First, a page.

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I'm about to tackle one of the simplest, least controversial topics running amok this week and explain why, in a nutshell, I believe 100% that there will be peace in the Middle East.
Today's comments are chock full o juicy remarks on the latest Gaza war, quite a few tipped by friendlies to the view of said comments, nearly all of these a mix of pedantic and inflammatory, and would normally not get any remark at all from us TC peeps.
Yet I think, given the heavy discursive footprint on the topic, I can't just NOT remark on something that, if current trends continue will invariably produce peace in the Middle East.
It occurred to me that perhaps I should share this perspective, because people ought to know how this ends up now matter who wins... if one can employ that verb at all... the current dust-up in and around Gaza.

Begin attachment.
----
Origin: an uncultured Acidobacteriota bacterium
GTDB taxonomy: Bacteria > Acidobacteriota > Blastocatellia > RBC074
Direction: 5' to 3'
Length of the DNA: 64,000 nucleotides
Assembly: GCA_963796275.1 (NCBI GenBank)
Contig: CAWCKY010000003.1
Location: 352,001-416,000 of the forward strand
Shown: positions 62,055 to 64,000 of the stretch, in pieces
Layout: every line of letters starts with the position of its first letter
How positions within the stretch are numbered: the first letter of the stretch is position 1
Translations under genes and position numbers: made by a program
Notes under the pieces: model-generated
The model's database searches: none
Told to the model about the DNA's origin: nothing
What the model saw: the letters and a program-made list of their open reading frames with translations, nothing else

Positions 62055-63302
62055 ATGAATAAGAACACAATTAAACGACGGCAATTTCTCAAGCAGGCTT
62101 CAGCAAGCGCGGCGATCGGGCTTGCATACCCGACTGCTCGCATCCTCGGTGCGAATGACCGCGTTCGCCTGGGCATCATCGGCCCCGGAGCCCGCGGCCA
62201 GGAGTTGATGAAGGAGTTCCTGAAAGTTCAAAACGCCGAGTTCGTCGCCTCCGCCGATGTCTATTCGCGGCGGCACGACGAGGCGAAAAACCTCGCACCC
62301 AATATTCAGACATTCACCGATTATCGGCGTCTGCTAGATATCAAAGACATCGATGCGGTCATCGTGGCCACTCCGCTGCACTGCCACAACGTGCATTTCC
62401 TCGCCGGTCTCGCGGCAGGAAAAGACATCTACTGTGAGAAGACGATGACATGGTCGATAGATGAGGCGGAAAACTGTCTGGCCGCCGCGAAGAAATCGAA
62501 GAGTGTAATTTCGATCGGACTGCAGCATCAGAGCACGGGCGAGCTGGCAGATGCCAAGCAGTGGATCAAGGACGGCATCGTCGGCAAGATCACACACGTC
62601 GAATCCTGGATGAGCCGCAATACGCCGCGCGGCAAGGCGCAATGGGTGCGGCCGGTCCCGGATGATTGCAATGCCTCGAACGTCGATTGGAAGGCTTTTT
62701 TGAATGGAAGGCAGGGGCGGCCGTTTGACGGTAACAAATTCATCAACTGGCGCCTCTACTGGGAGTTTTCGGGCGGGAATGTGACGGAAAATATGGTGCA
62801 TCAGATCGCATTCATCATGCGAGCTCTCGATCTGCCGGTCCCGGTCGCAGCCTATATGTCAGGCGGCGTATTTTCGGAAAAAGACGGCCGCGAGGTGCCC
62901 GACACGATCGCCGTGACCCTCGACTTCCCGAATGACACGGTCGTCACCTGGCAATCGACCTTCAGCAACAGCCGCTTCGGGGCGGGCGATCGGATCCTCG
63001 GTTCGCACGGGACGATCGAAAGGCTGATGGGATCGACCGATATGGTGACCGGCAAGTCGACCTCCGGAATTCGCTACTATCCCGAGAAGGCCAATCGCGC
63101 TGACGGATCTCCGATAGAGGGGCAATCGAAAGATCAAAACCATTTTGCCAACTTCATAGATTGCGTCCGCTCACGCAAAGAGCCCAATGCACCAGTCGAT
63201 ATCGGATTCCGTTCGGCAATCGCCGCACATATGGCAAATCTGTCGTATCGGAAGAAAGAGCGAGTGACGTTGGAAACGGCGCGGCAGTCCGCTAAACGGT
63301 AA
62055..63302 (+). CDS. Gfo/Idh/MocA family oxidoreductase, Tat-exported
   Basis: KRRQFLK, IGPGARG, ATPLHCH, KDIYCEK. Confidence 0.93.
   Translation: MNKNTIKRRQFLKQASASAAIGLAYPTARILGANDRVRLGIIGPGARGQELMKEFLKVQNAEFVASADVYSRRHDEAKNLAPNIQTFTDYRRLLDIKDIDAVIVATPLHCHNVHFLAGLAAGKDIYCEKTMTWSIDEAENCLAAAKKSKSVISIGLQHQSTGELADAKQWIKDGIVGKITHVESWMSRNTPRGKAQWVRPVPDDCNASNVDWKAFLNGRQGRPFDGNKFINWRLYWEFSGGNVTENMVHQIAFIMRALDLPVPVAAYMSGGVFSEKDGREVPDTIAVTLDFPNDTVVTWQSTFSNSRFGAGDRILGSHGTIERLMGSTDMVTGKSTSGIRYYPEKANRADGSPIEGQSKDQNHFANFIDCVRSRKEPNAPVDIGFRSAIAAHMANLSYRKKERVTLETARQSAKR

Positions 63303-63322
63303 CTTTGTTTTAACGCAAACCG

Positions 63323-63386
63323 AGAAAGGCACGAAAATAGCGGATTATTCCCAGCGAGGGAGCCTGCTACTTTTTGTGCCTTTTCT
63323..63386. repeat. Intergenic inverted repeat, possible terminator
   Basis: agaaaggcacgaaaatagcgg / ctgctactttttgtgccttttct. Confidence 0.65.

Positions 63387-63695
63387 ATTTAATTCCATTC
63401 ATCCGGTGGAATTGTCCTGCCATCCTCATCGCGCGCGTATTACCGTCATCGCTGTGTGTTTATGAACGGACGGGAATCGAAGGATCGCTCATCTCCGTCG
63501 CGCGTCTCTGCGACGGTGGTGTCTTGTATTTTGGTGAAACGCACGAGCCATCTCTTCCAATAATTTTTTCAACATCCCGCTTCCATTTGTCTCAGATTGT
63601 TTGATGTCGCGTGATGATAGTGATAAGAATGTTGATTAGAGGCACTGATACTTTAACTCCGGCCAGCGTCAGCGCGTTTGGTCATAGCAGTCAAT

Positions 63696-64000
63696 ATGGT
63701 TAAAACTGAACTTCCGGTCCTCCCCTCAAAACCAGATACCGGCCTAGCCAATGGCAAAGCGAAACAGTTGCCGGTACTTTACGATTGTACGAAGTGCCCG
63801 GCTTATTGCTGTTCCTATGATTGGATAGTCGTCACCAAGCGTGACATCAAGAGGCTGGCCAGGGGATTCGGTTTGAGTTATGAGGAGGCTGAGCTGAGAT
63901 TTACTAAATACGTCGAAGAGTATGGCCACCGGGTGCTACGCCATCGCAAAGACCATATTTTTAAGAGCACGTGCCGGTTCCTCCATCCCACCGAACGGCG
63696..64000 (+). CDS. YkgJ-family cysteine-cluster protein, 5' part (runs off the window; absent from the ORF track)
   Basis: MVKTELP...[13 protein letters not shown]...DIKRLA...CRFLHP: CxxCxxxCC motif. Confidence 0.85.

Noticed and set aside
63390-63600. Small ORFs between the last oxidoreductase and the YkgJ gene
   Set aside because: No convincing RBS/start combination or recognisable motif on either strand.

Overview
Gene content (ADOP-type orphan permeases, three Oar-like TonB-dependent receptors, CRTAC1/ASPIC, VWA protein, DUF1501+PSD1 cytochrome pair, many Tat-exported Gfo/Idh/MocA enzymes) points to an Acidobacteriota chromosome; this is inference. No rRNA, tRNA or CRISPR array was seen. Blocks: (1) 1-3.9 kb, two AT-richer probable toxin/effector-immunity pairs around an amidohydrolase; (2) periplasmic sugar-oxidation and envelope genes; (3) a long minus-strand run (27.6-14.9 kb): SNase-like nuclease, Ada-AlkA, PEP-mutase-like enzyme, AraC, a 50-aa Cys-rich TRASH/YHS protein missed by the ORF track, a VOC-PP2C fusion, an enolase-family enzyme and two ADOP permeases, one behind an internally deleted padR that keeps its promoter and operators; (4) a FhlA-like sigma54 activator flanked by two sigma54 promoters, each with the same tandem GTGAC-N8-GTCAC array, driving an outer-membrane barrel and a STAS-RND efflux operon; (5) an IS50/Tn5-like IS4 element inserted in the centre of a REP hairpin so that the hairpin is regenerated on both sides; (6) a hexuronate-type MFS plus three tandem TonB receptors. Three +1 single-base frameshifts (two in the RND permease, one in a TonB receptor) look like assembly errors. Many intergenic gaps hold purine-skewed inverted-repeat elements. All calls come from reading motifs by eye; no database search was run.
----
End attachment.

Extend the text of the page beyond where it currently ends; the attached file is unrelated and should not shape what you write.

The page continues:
Israel's population will double by 2100...as will that of all its immediate neighbors save for Lebanon. It gets better: The combined population of Gaza/West Bank will triple in this same period, according to the United Nations Population Division, Department of Economic and Social Affairs (Medium Fertility Scenario, 2012 revised edition).
This is a modest growth scenario...and one that perplexingly doesn't hold much store in ecological limits to growth, specifically, the local water supply.
By the way, with the sole exception of the West Bank, everywhere surrounding Israel is overdrawing its water supply even as you read these words. That's why the West Bank has so much room for new settlements...it's quite literally the only area around where it's even feasible to expand.